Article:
Doctor behind treatment to examine Charlie Gard
16 July 2017 National News
An American neurosurgeon who has offered to treat Charlie Gard is set to examine the 11-month-old baby for the first time.
Michio Hirano, in New York, will visit Charlie at Great Ormond Street Hospital in London.
He will then meet with doctors from the hospital and other medical experts to discuss his condition.
The meeting of specialists is the latest stage of a court battle over the best course of action for Charlie, who suffers from a rare genetic condition and has brain damage.
It will be attended by Charlie’s mother, Connie Yates, after a judge ruled she could be present for the gathering.
Ms Yates and Charlie’s father, Chris Gard, want to be allowed to take their son to New York to undergo a trial therapy overseen by Dr Hirano.
But specialists at Great Ormond Street say the therapy is experimental and will not help Charlie.
They do not believe that Charlie has any chance of surviving his critical illness and that life-support treatment for the child should stop.
Dr Hirano has said he believes there is now a better chance the treatment would produce a meaningful improvement than there was when he gave evidence three months earlier.
The couple, who are in their 30s and come from Bedfont, west London, want Mr Justice Francis to reopen the case in light of the new evidence.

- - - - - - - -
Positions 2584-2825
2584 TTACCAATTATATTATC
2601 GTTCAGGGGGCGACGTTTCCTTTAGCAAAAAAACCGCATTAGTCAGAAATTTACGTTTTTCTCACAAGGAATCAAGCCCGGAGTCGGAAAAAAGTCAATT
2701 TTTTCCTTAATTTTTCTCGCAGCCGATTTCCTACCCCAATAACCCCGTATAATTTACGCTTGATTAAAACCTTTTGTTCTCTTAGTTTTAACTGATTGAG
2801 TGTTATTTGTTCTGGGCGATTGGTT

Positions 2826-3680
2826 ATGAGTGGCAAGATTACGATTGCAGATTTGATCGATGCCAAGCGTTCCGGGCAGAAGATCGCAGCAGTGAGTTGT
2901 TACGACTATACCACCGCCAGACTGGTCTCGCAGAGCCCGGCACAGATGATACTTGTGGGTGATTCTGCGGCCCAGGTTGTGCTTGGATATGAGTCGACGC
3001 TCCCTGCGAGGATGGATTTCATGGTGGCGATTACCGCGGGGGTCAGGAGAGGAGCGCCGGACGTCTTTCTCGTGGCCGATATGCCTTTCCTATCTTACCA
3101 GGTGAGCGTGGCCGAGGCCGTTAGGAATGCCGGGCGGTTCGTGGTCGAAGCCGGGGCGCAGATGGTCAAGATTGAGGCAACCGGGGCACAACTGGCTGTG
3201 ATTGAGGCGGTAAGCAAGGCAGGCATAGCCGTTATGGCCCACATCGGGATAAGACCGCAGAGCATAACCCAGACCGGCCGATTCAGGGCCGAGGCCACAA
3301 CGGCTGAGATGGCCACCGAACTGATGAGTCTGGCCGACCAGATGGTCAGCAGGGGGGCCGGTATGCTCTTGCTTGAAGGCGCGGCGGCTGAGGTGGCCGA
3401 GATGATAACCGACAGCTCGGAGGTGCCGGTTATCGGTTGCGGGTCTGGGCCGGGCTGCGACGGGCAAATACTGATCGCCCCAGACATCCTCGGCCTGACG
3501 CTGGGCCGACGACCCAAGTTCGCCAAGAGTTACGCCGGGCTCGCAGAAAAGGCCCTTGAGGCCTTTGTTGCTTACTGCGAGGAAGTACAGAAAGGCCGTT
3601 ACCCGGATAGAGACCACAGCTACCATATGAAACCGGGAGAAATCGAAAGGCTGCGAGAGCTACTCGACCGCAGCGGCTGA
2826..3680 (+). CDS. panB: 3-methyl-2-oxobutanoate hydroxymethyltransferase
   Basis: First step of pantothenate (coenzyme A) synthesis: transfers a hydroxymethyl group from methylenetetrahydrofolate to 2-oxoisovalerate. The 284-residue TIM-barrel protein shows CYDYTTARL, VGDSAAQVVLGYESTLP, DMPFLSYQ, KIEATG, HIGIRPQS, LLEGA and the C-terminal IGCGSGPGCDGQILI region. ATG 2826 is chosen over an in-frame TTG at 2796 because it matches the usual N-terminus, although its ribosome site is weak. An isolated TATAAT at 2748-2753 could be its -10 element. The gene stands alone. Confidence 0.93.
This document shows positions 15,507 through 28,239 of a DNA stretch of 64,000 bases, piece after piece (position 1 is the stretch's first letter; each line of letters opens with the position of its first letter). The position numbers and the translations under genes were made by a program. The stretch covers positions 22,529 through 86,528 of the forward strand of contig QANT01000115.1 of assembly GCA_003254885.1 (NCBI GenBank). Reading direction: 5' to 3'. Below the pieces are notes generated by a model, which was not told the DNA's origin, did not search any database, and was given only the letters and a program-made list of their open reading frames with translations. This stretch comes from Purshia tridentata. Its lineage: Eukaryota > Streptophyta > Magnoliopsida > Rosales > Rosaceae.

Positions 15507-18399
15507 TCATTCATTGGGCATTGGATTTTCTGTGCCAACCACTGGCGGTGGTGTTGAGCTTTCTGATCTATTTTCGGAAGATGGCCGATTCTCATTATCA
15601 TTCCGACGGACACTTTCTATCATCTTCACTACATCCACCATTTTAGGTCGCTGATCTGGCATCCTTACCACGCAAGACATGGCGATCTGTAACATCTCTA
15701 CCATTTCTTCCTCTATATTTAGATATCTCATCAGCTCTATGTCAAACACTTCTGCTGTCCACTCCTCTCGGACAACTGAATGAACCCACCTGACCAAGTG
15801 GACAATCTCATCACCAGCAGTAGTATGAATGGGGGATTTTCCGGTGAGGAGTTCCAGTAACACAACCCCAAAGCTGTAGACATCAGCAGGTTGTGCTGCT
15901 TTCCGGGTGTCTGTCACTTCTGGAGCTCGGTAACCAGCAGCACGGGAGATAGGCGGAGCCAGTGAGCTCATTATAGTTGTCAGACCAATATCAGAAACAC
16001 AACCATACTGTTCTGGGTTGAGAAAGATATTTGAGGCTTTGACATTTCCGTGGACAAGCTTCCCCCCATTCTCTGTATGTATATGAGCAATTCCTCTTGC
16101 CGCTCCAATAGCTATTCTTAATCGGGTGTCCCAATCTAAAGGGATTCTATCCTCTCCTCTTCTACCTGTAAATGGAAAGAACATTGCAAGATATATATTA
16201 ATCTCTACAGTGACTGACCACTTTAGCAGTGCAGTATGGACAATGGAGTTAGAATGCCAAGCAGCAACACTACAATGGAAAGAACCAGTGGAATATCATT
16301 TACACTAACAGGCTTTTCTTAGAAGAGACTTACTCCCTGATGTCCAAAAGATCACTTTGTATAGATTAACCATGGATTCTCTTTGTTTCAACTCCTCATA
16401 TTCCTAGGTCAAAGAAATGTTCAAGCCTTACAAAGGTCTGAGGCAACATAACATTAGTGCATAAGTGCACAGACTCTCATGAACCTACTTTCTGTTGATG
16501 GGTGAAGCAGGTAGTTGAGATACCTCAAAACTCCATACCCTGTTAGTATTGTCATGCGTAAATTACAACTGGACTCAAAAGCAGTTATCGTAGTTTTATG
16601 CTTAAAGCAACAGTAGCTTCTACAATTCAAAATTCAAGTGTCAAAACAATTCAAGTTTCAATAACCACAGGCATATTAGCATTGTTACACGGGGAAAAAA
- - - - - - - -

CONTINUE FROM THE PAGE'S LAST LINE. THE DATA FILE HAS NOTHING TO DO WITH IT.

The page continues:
Preliminary hearings were held at the Family Division of the High Court in London over the last week.
More are scheduled for later this month following this week’s gathering of medical experts.
In April a judge ruled in favour of Great Ormond Street, saying Charlie should be allowed to die with dignity.
The parents have previously lost battles against the hospital in the High Court, Court of Appeal and Supreme Court in London over Charlie’s treatment.
The European Court of Human Rights also decided not to intervene in the case.
Alasdair Seton-Marsden, who represents Charlie Gard’s family to the press, has said baby Charlie has become .
He has argued that if the couple were rich instead of “ordinary people” their child would be free to receive treatment in the US.